Investment uncovered

Investment uncovered

Neil Jefferies, head of financial planning at Adroit Financial Planning, discusses DFM panels, the needs of clients and managed portfolios

Is your approach to investment management in-house, outsourced or a combination of both?

Outsourced. We used to have an advised proposition in-house and that was something that my predecessor was doing. He had spent time meeting fund managers, fund reps and thinking about asset allocation. I think you‘re taking on too much if you have a lot of clients and the markets move. And how do you justify which one of thousands of funds to use? IFAs are financial planners, not investment experts.

So I made the decision to outsource straight away when I took over in December 2015, because my remit was to grow the business. I didn’t think the advised proposition was appropriate for managing risk to the business; I didn’t think it was scalable or sustainable.

When a DFM does research, the reports run into pages and they can spend 10,000 hours on these a year. That’s massively more than an IFA can do.

What investment options do clients have?

It’s all about the needs of the clients – the complexity of their needs and what they are trying to achieve. We specialise in personal injury and court of protection work, so we regularly deal with cases that run into millions. For people whose claims are less than £150,000, we have just launched a non-advised platform, Adroit Direct, where we use TAM Asset Management.

For other clients, if their needs are simple and they have less than £300,000-£400,00, managed portfolios solutions are appropriate. We use managed portfolios offered through the Fusion platform, but we don’t want to shoehorn clients into managed portfolios as too much of that goes on.

In theory, anyone can have managed portfolios, but for some there is potentially a capital gain tax issue, and bespoke solutions are appropriate where investments are more than £400,000. Clients may have a special target date in life – for example, they may need money in five years’ time to buy new prosthetics or they might want to change their car.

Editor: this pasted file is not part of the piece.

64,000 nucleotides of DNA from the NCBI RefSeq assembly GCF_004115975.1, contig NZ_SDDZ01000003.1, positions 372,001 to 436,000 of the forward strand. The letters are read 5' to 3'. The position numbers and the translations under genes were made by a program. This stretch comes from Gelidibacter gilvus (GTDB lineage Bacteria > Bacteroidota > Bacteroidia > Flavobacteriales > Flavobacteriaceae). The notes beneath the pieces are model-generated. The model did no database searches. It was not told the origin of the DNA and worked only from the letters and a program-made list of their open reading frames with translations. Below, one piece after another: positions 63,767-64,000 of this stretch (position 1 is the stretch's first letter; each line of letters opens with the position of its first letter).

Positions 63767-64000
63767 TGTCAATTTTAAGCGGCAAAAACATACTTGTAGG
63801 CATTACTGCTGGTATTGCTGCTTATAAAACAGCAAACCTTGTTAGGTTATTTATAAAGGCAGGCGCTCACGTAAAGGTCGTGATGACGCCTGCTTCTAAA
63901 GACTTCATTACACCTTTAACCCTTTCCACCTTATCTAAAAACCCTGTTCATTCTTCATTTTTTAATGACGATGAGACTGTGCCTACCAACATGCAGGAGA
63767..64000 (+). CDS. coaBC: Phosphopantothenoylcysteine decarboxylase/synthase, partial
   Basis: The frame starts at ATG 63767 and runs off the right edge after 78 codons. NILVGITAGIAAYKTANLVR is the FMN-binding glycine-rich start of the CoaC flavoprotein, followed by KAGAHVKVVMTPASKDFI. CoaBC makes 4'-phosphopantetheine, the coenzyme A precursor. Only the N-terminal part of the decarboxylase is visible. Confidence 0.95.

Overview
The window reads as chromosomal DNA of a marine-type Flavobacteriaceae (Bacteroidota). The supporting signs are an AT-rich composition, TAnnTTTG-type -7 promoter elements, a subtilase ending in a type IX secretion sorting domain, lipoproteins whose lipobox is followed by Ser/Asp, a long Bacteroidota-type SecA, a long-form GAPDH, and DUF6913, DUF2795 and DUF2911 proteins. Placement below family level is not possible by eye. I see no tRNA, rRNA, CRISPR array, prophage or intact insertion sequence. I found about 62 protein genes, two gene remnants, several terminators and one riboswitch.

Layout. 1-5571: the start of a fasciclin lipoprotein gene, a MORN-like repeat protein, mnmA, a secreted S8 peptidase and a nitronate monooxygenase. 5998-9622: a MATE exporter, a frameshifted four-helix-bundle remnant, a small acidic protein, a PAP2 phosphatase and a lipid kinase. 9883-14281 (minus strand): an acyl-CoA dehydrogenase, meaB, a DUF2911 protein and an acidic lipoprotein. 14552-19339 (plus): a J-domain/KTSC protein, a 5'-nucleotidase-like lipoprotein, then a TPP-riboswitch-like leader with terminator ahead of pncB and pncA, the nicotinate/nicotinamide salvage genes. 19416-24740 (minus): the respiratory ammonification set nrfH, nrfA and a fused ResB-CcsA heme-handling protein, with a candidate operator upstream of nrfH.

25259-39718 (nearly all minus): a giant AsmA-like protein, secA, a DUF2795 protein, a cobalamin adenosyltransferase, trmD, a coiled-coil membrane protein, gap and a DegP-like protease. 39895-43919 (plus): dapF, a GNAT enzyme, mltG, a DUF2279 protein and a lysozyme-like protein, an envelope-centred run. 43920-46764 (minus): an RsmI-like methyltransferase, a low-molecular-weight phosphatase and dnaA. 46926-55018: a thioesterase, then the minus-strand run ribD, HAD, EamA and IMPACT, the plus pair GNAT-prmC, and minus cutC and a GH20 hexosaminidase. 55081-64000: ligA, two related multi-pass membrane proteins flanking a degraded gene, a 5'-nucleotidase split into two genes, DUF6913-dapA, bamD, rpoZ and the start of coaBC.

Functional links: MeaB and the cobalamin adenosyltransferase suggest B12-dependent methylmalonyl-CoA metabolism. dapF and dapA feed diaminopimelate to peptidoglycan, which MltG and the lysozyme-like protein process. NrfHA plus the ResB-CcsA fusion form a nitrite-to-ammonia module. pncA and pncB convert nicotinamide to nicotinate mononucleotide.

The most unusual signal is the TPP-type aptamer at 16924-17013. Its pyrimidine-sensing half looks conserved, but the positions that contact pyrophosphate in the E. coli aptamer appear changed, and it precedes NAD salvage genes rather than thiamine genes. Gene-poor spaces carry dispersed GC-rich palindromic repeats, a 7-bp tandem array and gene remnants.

If people need solutions outside of that, such as an offshore bond, we tend to go off platform with threesixty. We partner with threesixty for anything where we are not using our DFMs or a bespoke structure. We use its research to go off panel – there’s no point in doubling up our efforts if threesixty has already done the research. We use Dynamic Planner risk profiling, as when it gives you a risk level, it also gives you a solution as part of the process. If we think that is more appropriate than other solutions, we will see what is on the threesixty panel and use that as the basis of our research. But those cases are few and far between.

Which discretionary fund managers and platforms do you use?

We have a panel of DFMs. When I joined Adroit, I started doing due diligence as there are lots of DFMs out there and we needed to narrow them down. We looked at our clients and drew up our criteria, such as financial security and balance sheets, is it a listed company (with more transparency) and does it have experience in Court of Protection work? We loaded that in to Defaqto and did further due diligence on the ones that dropped out of the bottom. We do due diligence annually, but review our DFMS quarterly.

The DFMs we currently work with are Brooks Macdonald, Quilter, Canaccord and JO Hambro, and for investments below £300,000-£400,00 we use managed portfolios offered through the Fusion platform.

When I joined Adroit, it used five different platforms. I thought ‘Why go to all those platforms?’ In the end, after quite a lot of research, we went with Fusion as it has 40 of its own managed portfolios and the cost is really low – but not so low that you’re just putting clients in trackers. The bespoke DFMs are not on a platform as I don’t see the point in those clients paying a fee for that.

What are your thoughts on using active and passive funds in client portfolios?

I guess there is a place for both, but I’m not a big fan of putting clients in trackers and justifying it by saying the costs are really low. I think that’s a bit of a cop out. We don’t get involved in investment management decisions – we leave it to our investment partners.

Clients are getting professional fund management which can be tailored to what is happening in their lives and we don’t have to keep pestering them to sign stuff. It’s also a tax-efficient way of doing it for them as they get a CGT allowance to use up and they can automatically use their Isa allowance each year.

The benefit to the business is that we don’t have to use our resources doing lots of research and asking clients to sign bits of paper As I said earlier, I don’t think IFAs are investment experts – it leaves you open to accusations of not doing adequate research and not knowing enough about markets and assets.

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